The data were analyzed using a one-way analysis of variance, with the alpha level set at .01. A summary of the statistical data can be found in Appendix B and Figure 1. After analysis, a significant F value of 384.09 was found (critical value.01: 5.39) with a probability of .000. A Tukey’s post hoc comparison of means showed a significant difference between alpha and sigma (HSD=+10.28) and between alpha and beta (HSD=+15.71). There was not a significant result found between the beta and sigma groups (HSD=-5.43).
The results of the present experiment confirmed the experimenters’ predictions that social pressure has an effect on academic performance. Further analysis shows that positive social pressure has a significant effect on academic performance. Subjects who were in the positive pressure group show improvement in their performance when compared to the control. It is also shown that the negative social pressure does not seem to have a significant effect when compared to the control. Consequentially, there was a positive significant difference between the alpha and beta groups since the beta average was lower than the control.
The fact that negative social pressure does not affect academic performance contradicts with the results of the experiment by Schlenker, Philips, Bioneicki ; Schlenker, (1995). This experiment proposed the idea that social pressure can produce social anxiety, which decreases performance. There were a number of other experiments (Kanter, 1977, Allen ; Bragg, 1968) that also proposed that negative social pressure decreases performance, and contradicted with the results obtained in the current experiment. As it was found by Rosabeth Kanter, (1977), the three characteristics of social pressure have a negative impact on the minority group members’ performance in school. In their experiment, Allen and Bragg, (1968) showed how social pressure affects learning acquisition. It was discovered that “veridical feedback” activated negative social pressure and resulted in worse performance than “non – veridical” feedback, which activated positive social pressure, thereby increasing performance.
Positive social pressure had strong effect on academic performance by increasing it significantly. It means that giving people positive impressions such as telling them about the advantages of studying in college and their future perspectives was a better technique in order to make them perform better than frightening them with negative outcomes of their future performance. This idea was supported by Brickman et al, (1976), who stated that “sometimes telling a person that he has done well, that is giving him success feedback, leads to better subsequent task performance than telling him that he has done poorly, that is, giving him failure feedback”.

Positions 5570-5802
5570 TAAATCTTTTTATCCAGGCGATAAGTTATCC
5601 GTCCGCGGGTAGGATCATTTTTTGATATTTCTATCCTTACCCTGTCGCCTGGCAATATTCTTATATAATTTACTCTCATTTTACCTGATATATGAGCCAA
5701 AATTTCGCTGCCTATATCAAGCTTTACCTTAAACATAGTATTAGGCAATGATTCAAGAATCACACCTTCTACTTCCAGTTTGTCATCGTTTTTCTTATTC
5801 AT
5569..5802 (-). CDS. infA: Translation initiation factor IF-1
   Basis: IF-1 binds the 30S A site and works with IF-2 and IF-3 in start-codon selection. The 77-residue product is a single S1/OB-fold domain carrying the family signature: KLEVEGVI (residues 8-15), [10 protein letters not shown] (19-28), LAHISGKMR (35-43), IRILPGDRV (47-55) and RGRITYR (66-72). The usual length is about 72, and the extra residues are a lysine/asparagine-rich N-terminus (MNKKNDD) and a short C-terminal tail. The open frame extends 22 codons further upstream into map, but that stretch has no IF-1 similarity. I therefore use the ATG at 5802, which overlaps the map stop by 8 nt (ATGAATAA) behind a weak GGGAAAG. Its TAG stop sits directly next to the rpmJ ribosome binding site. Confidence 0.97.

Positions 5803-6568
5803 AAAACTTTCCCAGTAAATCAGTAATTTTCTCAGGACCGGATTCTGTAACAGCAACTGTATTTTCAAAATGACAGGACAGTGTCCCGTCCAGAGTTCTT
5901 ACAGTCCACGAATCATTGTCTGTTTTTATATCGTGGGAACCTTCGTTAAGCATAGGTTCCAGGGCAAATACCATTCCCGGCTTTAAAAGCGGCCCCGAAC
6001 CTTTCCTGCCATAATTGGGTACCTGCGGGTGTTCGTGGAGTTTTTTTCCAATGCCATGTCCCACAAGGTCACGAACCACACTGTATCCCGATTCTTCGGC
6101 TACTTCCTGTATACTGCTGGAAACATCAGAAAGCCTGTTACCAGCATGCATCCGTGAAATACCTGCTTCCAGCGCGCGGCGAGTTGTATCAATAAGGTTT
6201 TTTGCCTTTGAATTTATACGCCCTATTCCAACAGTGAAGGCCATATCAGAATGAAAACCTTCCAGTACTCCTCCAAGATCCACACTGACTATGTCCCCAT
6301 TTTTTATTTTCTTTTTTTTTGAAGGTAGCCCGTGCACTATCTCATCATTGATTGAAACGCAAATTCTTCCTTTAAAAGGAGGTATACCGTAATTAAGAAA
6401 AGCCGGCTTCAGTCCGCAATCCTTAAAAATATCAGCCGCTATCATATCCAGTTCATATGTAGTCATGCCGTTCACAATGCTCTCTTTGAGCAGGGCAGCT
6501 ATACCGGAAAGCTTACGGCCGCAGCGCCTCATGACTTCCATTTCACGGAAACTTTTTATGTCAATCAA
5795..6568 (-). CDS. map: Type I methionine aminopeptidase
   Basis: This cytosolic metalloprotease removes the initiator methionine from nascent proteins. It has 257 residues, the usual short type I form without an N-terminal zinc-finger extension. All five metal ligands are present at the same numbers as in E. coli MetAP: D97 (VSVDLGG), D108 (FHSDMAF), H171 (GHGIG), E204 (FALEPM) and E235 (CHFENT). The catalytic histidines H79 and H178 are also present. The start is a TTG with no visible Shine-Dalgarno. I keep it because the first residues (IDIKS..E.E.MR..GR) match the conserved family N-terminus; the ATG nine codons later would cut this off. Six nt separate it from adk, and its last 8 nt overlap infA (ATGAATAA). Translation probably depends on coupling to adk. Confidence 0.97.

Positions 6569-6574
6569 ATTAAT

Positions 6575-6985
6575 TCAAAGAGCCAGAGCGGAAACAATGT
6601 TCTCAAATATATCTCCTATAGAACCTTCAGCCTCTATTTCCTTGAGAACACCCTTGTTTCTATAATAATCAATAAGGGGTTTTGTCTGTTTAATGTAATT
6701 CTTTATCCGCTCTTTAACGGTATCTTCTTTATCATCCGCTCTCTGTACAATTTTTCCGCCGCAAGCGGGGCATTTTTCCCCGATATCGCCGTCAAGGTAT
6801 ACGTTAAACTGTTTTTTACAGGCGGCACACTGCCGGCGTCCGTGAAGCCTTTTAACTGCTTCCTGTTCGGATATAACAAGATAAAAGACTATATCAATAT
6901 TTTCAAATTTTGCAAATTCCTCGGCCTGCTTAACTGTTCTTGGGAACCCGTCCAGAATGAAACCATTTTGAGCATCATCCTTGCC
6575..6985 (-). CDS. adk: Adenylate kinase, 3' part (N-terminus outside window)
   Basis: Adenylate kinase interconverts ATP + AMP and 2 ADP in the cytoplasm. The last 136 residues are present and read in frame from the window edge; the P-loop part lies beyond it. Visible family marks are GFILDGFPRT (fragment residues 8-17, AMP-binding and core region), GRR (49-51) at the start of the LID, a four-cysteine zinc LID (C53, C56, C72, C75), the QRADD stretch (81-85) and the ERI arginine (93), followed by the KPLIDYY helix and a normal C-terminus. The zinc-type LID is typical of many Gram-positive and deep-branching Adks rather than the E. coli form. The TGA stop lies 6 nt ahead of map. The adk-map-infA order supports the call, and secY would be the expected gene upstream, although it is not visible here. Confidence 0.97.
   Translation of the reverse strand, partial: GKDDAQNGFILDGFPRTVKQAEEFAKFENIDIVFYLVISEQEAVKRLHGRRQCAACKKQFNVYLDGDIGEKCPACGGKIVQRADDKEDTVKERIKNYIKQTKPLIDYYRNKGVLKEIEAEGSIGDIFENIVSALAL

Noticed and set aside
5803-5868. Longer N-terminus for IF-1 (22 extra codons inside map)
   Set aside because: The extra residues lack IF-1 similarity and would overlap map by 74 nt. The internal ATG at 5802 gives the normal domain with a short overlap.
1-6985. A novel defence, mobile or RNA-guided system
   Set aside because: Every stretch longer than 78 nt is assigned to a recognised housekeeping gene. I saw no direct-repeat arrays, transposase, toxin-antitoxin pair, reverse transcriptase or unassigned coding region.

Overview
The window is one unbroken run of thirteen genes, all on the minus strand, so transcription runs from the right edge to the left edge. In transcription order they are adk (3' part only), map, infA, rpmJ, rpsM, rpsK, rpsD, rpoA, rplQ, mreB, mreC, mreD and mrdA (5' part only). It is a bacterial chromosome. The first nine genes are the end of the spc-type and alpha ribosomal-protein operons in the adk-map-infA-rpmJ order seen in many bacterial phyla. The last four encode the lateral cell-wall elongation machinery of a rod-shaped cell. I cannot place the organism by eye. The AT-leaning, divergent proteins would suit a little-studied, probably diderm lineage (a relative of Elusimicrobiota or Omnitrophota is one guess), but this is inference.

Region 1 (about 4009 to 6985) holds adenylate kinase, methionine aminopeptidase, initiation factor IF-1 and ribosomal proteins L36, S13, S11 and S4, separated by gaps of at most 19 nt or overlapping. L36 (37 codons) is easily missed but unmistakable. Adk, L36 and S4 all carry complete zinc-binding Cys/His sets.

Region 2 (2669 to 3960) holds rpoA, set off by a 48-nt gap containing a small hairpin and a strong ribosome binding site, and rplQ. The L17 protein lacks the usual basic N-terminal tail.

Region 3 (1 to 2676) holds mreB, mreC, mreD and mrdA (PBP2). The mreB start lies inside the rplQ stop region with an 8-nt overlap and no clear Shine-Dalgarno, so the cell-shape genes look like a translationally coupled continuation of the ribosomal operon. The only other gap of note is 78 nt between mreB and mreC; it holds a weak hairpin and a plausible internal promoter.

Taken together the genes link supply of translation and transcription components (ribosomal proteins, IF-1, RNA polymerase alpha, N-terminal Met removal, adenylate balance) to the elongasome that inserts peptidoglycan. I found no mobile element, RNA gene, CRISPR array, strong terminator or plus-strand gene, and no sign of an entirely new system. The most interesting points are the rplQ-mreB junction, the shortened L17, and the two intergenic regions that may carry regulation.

As it was found in the experiment, positive social pressure does influence academic performance of entering freshmen. This means that in some situations, it is not such a bad thing, as it was proposed before by series of other experiments that found mostly negative aspects of social pressure. Indeed, it increases students’ performance and can be used as a positive stimulus in order to motivate students to perform better. Moderate social pressure, such as encouraging students, giving them positive feedback on their work and so on, doesn’t do any harm to them; on the contrary it helps them to enhance their performance.
It was surprising that negative social pressure did not have any effect on performance. One of the possible reasons for it could be that the negative pressure group was not large enough, thus being able to represent population. It is also possible that because the experimenters were worried about the ethical consequences of the experiment, so they did not implement enough
negative pressure to get significant results.
Allen, V.L., Bragg, B.W. (1968). Effect of Social Pressure on Concept Identification. Journal of Educational Psychology, 59(4), 302-08.
Asali, A., Khamaysi, N., et al (1995). Ritual Female Genital Surgery Among Bedouins in Israel. Archives of Sexual Behavior,24(5), 571-75.
Brickman, P., Linsemmier, J.A.W., McCareins, A.G. (1976). Performance Enhancement by Relevant Success and Irrelevant Failure. Journal of Personality and Social Psychology, 33(2), 149-60.
Frith, C. (1997). “Motivation to Learn”. University of Saskatchewan.
Kanter, R.M. (1977). Some effects of proposition of group life: Skewed sex ratio and responses to token women. American Journal of Sociology, 82, 965-70.
Luchins, A.S., Luchins, E.H. Conformity: Task vs. Social Requirements. The Journal of Social Psychology, 71, 95-105.
Robert, M. (1983). Observational learning of conservation: Its independence from social influence. The British Journal of Psychology, 74, 1-10.
Schlenker, B.R., Boneiki, K.A., Schlenker, D.R. (1995). Where is the home(shock)? Journal of Personality and Social Psychology, 68(4), 649-52.
Spangler, E., Gordon, M.A., Pipkin, P.M. (1978). Token women: An empirical test of Kanter’s hypothesis. American Journal of Sociology, 84(1), 160-69.
Tucker-Ladd, C.E. (1997). Psychological Self Help. Mental Health Net.